Joseph Stalin once claimed that a single death was a tragedy, but a million deaths was a statistic. New research from the Kellogg School of Management validates this sentiment, confirming large-scale tragedies don’t connect with people emotionally in the same way smaller tragedies do.
In three studies, the researchers found that increasing the number of people victimised by a crime actually decreases the perceived severity of that crime and leads people to recommend less punishment for crimes that victimise more people.
The researchers found that a “scope-severity paradox” exists in which judgment of harm tends to be based on emotional reactions, and thus people have a stronger emotional response to singular identifiable victims rather than to an entire crowd of sufferers.
“We see this time and again on the news, where a missing person is featured as a leading story for months because there is emotional interest wrapped up in that single individual,” said Nordgren, assistant professor of management at the Kellogg School. “The bottom line is that it’s difficult for people to connect when there are many faceless victims.”
In the first study, Nordgren asked participants to read a story about a financial adviser who defrauded his clients. Half the time, the story described how only two or three people were harmed and the other half of the time, dozens of people were harmed. After reading the story, participants were asked to evaluate the severity of the crime and to recommend a punishment for the perpetrator. As predicted, participants in the small-scope condition judged the fraud case more harshly and recommended a longer jail sentence for the perpetrator.
The second experiment tested whether the researchers could correct this bias by manipulating the identifiability of the victims. The participants read a story about a food processing company that sold tainted food that made people sick. One group was given a basic description of the victims whereas a second group received a photo of one of the victims along with her name and occupation. As in the first experiment, stronger identifiability with the victim led participants to perceive the crime more severely and to recommend greater punishment for the company.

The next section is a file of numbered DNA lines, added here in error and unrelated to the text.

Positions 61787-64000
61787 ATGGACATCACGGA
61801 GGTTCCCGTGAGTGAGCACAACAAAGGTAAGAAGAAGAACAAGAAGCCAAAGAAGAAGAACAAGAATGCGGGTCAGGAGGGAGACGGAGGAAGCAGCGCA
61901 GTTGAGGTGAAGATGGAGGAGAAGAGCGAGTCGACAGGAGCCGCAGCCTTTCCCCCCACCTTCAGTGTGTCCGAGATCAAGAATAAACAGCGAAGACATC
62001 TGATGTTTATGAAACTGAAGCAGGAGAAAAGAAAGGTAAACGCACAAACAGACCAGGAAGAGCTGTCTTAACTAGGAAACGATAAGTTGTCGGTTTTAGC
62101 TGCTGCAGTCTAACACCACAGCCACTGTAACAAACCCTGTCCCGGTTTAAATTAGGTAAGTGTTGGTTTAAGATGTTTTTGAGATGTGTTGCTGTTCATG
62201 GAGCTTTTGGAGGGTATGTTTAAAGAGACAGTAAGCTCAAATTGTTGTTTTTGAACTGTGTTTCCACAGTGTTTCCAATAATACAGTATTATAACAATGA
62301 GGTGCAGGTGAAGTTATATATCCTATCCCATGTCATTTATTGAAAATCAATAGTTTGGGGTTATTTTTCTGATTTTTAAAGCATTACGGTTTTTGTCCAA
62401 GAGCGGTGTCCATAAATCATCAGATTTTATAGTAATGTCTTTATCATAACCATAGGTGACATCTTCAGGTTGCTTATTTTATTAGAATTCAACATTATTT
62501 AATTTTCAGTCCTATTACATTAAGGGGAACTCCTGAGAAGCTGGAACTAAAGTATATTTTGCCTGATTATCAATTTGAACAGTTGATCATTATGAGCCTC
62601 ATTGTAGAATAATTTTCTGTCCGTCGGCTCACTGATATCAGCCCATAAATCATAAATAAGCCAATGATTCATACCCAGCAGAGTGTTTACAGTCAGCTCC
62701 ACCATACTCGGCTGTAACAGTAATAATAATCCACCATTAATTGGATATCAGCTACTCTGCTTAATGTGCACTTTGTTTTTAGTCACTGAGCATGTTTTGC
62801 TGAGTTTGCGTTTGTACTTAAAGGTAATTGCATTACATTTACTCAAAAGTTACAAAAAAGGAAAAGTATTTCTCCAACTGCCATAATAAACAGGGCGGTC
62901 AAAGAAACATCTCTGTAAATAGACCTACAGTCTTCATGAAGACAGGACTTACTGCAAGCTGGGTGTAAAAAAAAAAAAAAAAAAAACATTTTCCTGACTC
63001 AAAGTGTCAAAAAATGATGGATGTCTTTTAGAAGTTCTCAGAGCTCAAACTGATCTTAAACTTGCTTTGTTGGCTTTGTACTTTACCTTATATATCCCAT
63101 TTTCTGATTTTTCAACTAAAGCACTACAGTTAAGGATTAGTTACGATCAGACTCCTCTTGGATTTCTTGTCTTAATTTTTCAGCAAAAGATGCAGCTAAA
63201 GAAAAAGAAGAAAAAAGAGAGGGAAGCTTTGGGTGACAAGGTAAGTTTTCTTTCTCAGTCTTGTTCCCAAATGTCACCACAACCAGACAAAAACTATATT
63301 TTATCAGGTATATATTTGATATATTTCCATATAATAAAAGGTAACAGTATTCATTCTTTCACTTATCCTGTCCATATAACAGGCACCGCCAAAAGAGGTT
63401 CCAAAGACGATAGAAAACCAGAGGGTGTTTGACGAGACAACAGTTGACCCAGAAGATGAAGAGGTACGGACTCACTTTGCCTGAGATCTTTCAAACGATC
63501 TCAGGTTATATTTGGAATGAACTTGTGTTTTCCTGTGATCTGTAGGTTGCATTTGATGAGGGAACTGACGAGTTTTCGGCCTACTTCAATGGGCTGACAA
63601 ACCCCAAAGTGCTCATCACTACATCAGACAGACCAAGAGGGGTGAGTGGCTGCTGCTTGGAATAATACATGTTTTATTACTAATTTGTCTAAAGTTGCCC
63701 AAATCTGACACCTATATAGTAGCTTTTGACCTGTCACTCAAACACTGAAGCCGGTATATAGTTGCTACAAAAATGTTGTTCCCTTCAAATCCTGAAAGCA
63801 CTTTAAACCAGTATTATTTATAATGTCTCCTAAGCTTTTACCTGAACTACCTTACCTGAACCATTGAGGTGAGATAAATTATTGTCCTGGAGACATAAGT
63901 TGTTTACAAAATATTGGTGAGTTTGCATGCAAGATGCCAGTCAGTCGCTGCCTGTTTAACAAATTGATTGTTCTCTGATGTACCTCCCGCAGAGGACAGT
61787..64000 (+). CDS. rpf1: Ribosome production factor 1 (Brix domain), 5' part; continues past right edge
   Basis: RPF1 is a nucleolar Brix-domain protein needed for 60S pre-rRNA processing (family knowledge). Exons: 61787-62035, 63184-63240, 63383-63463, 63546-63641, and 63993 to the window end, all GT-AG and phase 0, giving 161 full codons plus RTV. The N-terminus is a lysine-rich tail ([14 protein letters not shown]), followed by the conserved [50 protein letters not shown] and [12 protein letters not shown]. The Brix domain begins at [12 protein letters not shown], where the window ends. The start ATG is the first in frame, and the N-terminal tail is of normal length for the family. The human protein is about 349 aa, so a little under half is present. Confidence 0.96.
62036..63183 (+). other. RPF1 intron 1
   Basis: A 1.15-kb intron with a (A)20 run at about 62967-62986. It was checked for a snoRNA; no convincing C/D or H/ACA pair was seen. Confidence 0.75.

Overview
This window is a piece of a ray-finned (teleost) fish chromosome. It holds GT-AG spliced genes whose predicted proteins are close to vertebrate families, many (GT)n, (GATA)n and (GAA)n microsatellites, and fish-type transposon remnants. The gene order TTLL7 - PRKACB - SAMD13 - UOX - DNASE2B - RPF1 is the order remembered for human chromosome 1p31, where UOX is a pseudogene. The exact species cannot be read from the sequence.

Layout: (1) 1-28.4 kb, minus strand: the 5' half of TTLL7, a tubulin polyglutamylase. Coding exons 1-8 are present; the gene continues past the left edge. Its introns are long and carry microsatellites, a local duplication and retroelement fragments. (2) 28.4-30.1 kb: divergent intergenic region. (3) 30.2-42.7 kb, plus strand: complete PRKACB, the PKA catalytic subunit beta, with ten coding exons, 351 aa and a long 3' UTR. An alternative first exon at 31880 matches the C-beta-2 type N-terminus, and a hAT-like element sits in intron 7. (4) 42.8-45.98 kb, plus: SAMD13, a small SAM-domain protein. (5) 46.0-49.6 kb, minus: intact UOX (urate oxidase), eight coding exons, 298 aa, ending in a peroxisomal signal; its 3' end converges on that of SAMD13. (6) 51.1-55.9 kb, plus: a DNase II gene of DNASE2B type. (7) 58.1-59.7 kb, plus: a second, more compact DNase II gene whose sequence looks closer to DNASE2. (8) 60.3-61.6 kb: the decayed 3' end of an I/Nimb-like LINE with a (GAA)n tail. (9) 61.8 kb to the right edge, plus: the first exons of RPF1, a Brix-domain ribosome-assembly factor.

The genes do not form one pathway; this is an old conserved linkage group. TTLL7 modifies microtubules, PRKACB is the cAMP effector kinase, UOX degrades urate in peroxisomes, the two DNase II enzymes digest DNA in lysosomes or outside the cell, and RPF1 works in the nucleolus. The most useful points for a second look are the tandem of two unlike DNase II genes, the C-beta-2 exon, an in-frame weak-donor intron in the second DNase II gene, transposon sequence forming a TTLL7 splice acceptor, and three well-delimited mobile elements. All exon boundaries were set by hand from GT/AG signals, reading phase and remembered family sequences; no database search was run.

Finally, a third experiment examined the scope-severity paradox in real jury verdicts. The researchers looked at the outcomes of 133 U.S. court cases between 2000 and 2009 in which someone had been negligently exposed to either asbestos, lead paint or toxic mold. They found that total damages decreased as the number of people affected increased.
“In all three studies, we found that increasing the number of people victimised by a crime actually decreases the perceived severity of that crime and leads people to recommend less punishment for crimes that victimise more people,” said Nordgren.
According to Nordgren, the paradox is problematic especially in situations involving mass crimes like genocide in which harm is extreme and widely dispersed among a large population of people.
“To combat this paradox, individuating victims partially helps the problem,” he said. “When there is specific information about one or two victims out of a larger group, there is more sympathy than when there isn’t specific information about anyone.”
Nordgren, L. F. & McDonnell, M. M. (2010). The Scope-Severity Paradox: Why Doing More Harm Is Judged to Be Less Harmful. Social Psychological and Personality Science. (published online 25 August 2010).
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